Bizarre Hangover Cures From History
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If you go trawling through history for hangover cures, you'll come across some well-deservedly famous ones. The ancient Greeks, benignly enough, believed in eating boiled cabbage before meals to forestall drunkenness; Renaissance doctors believed in saffron's ability to combat alcohol's aftereffects; and some medieval Islamic authorities emphasized that calming mint concoctions could help out after a long night. Though these remedies might not strike us as especially effective-sounding, they also don't sound all that bad; even the medieval European tendency to chew on raw eel or soaked almonds after a bit of an overindulgent night doesn't look too bad (unless you have a violent aversion to sushi). Some other historical hangover remedies, however, got decidedly more unpleasant for those of a sensitive stomach.

The good thing about drunkenness is that it's consistent. People will reliably overindulge in every era of human existence, which means that cures will pop up over and over again. I'm deliberately excluding broader disgusting remedies that said they could cure everything from a sore post-drinking head to epilepsy, like Goddard's Drops (a 17th century cure allegedly made of ground up human skulls and dried vipers), because I only have so much space, alas. And, frankly, specific cures for hangovers are quite weird enough.

Ancient Rome: Prevent Drunkenness By Eating Some Swallow's Beaks

Bacchanalian Mosaic, Siphory Villa

The Romans, like many other cultures, were less invested in the idea of helping the after-effects of drinking as they were in preventing the whole nasty hangover situation to begin with. They had various visually striking methods of achieving this, including the suggestion that drinkers should wear a garland of violets or particular shrubs, a thought that would please many Coachella attendees.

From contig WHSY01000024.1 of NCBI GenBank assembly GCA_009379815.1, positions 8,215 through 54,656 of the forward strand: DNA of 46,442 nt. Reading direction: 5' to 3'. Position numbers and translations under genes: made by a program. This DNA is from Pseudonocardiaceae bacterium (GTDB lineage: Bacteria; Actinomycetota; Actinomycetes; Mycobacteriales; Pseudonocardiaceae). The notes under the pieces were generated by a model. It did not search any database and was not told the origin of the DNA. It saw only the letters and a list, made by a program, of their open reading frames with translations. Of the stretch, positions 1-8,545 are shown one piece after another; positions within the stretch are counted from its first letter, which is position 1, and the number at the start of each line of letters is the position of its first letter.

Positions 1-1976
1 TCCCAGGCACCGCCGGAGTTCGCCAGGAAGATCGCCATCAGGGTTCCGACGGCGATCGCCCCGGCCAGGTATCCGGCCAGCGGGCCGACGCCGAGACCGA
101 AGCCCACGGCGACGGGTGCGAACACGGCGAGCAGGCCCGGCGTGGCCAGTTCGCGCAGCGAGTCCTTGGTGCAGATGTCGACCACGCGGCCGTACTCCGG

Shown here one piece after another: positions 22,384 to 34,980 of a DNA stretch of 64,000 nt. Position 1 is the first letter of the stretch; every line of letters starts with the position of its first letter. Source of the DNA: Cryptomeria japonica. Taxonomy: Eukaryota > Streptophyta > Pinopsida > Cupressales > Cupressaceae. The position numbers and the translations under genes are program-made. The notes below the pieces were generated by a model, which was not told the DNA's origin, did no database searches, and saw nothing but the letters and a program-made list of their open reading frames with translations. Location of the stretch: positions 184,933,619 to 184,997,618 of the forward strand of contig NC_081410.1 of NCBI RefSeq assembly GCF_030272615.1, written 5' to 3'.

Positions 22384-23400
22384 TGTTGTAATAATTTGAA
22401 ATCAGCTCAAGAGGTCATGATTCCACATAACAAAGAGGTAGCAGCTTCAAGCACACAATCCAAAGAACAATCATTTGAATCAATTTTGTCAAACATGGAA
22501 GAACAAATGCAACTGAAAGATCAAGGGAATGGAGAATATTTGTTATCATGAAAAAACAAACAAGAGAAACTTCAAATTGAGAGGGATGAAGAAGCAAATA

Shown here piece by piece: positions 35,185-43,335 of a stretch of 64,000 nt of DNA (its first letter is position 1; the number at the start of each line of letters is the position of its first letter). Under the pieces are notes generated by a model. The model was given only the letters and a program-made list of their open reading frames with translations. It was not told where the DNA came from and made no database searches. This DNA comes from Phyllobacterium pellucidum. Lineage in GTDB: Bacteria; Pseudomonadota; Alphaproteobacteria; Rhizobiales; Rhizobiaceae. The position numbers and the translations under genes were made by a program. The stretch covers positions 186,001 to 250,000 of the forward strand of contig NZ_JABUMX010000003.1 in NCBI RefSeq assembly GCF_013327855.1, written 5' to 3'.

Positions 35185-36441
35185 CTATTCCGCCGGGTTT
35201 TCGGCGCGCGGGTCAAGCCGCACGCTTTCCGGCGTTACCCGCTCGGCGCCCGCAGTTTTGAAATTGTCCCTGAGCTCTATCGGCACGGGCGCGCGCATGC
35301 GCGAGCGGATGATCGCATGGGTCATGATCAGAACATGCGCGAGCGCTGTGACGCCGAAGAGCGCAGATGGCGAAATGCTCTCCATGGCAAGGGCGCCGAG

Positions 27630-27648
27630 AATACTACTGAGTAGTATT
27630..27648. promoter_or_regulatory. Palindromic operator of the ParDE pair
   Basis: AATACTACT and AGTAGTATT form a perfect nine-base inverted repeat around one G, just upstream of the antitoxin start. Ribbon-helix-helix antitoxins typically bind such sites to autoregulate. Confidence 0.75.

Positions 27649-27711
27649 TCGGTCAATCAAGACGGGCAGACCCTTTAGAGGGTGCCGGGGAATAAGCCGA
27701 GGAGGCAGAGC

If that failed, though, it was recommended that the person rapidly consume either some wild boar or swine "lights" or offal (though it's unclear if they should be cooked first), or the beak of a swallow, after it was burned and ground down to ash. Bar snacks look extremely sensible by comparison.

Ancient Mesopotamia: A Soup Made Of Liquorice, Beans & Toxic Plants

Andrea Mantegna

This is renowned for being both one of the oldest hangover remedies on record and one of the most hideous soups I've ever heard about. The idea was to get the person who had over-indulged the night before, and force this concoction down his throat before he managed to indulge in any hanky-panky the next day:

The problem with this is that oleander is highly toxic, which may have worked in the hungover person's favor (it could induce vomiting) but could also kill them, which I think you'll agree is much worse than walking around all day with a headache.

Ancient China: A Little Nibble Of Horse Brain (Or Rocks)

Torii Kiyonaga

Finding the original source on this one is very tricky, particularly because there's a risk of mistranslation: ma'nao, in Chinese, refers to both the brain of the horse and the mineral agate, and it can be a bit confusing to know which one it's referring to.

However, neither one seems particularly pleasant for a hangover cure, and ma'nao was definitely recommended as a way to beat the day-after blues in ancient China — though it's not entirely clear what one was meant to do with it, how to cook it, or how much you were meant to consume. Horses were expensive; a full brain may have been off the menu for everybody except the elites. One hopes they only suffered through a few small morsels.